"Mentally, a lot of pressure. I had a lot of emotions in the last two days. It's not nice when you get that from the media and players. I never made medical timeout because I wanted [to] distract the player or make the result look worse."

According to Djokovic, he and Roddick spoke in the locker room. He did not disclose the nature of their conversation, but his tone -- and Roddick's, too -- suggested that the two players had come to something of an understanding.

But back to that fourth-set brain cramp:

Serving for the set at 5-4, Roddick won the first two points with aces of 142 and 143 mph. He was two points from an ultimate set, but seemed to shrink from the moment. At 30-15, he double-faulted -- twice. Then, on break point, he rushed the net and helplessly watched Djokovic execute a perfect topspin lob to force 5-all.

"I doubled twice, but you know what, I don't think they were super-tight doubles. Just missed them. He hit a really good shot in break point. I was playing pretty high-risk/high-reward tennis to that point.

In retrospect, the match turned on that eye-blink fast three-point meltdown.

Considering the way it started, it was something of an upset that it even came to that. Twenty-seven minutes into the match, Djokovic did not seem exhausted or empty. He blew Roddick off the court, winning six of eight games. The odd thing: Roddick's serve, his calling card, was nonexistent.

Coming into the match, Roddick had seen his serve broken three times in four matches. Djokovic broke Roddick three times in his first four service games. Although Roddick was hitting offerings upward of 130 miles an hour, Djokovic returned well. This seemed to unnerve Roddick, who finished the set with two awkward forehands, the first long and the second into the net.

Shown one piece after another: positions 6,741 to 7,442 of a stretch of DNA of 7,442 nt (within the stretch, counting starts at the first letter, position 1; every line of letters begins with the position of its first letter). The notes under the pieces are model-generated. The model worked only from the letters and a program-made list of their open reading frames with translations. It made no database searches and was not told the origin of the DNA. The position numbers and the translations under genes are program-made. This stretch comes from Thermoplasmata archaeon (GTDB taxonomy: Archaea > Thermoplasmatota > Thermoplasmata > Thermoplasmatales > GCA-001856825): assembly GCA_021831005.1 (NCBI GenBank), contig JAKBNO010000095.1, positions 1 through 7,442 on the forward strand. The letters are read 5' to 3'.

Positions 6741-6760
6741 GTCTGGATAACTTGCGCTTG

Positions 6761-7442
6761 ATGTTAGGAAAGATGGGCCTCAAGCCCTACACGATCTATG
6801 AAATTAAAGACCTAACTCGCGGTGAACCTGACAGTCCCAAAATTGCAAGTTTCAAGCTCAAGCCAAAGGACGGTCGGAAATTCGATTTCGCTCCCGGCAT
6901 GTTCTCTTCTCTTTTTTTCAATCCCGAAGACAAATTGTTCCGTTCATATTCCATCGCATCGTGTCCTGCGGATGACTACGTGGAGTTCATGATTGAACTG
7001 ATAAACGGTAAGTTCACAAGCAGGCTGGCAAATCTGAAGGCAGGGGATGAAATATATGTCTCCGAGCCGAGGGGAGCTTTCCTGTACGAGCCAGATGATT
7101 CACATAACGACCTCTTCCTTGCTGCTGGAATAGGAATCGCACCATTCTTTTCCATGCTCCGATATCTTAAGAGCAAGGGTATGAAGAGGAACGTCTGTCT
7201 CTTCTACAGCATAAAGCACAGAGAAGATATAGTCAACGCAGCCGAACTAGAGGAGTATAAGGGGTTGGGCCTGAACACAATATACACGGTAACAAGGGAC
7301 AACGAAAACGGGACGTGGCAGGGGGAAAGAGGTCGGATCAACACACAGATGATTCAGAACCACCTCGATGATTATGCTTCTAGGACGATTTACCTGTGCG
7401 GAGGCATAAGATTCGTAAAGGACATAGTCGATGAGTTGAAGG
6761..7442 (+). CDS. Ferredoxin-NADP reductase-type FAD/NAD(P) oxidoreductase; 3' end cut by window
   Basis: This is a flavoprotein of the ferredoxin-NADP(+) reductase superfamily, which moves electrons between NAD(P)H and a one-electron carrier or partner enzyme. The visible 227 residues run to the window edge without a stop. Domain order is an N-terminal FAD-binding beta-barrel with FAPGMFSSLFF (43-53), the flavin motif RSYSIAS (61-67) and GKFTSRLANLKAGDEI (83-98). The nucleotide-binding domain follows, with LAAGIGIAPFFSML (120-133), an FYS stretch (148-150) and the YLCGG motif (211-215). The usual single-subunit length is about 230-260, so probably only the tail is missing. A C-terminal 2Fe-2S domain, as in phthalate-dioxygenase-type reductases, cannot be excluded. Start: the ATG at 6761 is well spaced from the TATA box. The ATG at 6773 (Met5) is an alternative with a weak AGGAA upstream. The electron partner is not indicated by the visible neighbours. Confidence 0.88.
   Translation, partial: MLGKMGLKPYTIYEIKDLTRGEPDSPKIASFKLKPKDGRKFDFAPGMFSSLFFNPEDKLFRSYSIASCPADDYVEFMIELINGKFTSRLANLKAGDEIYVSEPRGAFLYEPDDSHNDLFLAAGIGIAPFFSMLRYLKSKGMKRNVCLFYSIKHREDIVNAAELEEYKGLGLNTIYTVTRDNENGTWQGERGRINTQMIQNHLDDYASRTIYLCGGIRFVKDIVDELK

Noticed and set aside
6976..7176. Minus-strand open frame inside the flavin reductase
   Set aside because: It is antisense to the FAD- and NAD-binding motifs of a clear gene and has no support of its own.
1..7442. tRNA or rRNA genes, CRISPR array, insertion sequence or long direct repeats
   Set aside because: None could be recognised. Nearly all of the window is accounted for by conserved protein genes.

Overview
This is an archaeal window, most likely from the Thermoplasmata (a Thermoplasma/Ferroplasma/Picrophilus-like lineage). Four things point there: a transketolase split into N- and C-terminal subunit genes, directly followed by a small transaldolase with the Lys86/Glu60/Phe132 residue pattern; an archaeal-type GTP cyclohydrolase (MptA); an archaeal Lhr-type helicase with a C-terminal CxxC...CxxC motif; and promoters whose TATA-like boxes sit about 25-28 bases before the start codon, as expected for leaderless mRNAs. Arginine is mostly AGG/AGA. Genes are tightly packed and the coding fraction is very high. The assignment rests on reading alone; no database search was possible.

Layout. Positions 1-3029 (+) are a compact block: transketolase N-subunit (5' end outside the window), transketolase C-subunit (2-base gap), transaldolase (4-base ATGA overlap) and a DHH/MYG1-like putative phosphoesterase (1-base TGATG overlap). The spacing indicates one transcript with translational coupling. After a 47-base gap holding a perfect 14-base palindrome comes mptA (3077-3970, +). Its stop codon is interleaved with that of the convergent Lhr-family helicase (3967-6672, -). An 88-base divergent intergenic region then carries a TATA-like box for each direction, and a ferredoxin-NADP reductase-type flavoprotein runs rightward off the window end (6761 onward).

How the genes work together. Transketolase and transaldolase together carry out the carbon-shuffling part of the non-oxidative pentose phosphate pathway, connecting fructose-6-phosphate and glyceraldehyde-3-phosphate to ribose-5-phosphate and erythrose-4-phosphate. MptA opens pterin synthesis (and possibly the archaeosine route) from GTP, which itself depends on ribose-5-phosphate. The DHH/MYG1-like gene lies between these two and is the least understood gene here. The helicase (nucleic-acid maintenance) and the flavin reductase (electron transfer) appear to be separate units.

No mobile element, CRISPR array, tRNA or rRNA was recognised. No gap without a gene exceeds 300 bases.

The second set wasn't much better. Roddick was broken only once, but another weak forehand handed Djokovic a 5-3 lead. An unreturnable serve, of all things, gave Djokovic the set and, 62 minutes into the match, Roddick probably was considering his own call to the trainer.

But then Roddick seemed to find equilibrium. He settled down and started serving better. Djokovic's level fell off, and Roddick broke him in the fourth and eighth games of the third set and crawled back, ever so slightly, into the match before crashing out in the fourth.

For Roddick, it's an encouraging end to a long summer of undistinguished results. He's 26 now, and has gone five years without a major title after breaking through here in 2003.

For Djokovic, it's the ticket into Saturday's semifinals, where he'll play Roger Federer in a rematch of last year's U.S. Open final. A win in the final would give him two of the year's Grand Slams -- and, incredibly, the No. 2 ranking ahead of Federer.

Roddick was asked whether he wanted to handicap the Djokovic-Federer match.

He paused and, amid laughter from the assembled media, said, "I'm not touching anything."

Greg Garber is a senior writer for ESPN.com.